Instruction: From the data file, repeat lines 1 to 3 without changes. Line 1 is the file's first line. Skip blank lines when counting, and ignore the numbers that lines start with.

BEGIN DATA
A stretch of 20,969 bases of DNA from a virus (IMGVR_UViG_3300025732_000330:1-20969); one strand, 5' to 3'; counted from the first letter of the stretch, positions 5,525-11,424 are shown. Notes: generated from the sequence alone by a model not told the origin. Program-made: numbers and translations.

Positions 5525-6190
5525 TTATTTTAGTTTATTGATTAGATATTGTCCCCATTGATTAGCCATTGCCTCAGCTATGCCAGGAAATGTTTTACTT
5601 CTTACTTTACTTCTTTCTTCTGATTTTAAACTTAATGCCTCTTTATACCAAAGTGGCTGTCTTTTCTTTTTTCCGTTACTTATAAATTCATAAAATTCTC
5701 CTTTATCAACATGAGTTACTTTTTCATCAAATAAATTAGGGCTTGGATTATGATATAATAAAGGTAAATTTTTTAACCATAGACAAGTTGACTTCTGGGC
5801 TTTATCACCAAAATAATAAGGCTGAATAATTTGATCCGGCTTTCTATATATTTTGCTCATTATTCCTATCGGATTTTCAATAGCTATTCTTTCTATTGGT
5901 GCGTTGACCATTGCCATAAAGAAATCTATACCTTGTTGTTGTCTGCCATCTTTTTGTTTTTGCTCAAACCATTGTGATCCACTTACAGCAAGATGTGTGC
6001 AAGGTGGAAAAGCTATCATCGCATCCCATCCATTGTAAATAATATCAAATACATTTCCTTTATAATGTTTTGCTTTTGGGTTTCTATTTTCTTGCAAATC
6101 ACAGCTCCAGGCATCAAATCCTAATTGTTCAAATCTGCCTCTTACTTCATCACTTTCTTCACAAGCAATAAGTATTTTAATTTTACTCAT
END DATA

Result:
A stretch of 20,969 bases of DNA from a virus (IMGVR_UViG_3300025732_000330:1-20969); one strand, 5' to 3'; counted from the first letter of the stretch, positions 5,525-11,424 are shown. Notes: generated from the sequence alone by a model not told the origin. Program-made: numbers and translations.

Positions 5525-6190
5525 TTATTTTAGTTTATTGATTAGATATTGTCCCCATTGATTAGCCATTGCCTCAGCTATGCCAGGAAATGTTTTACTT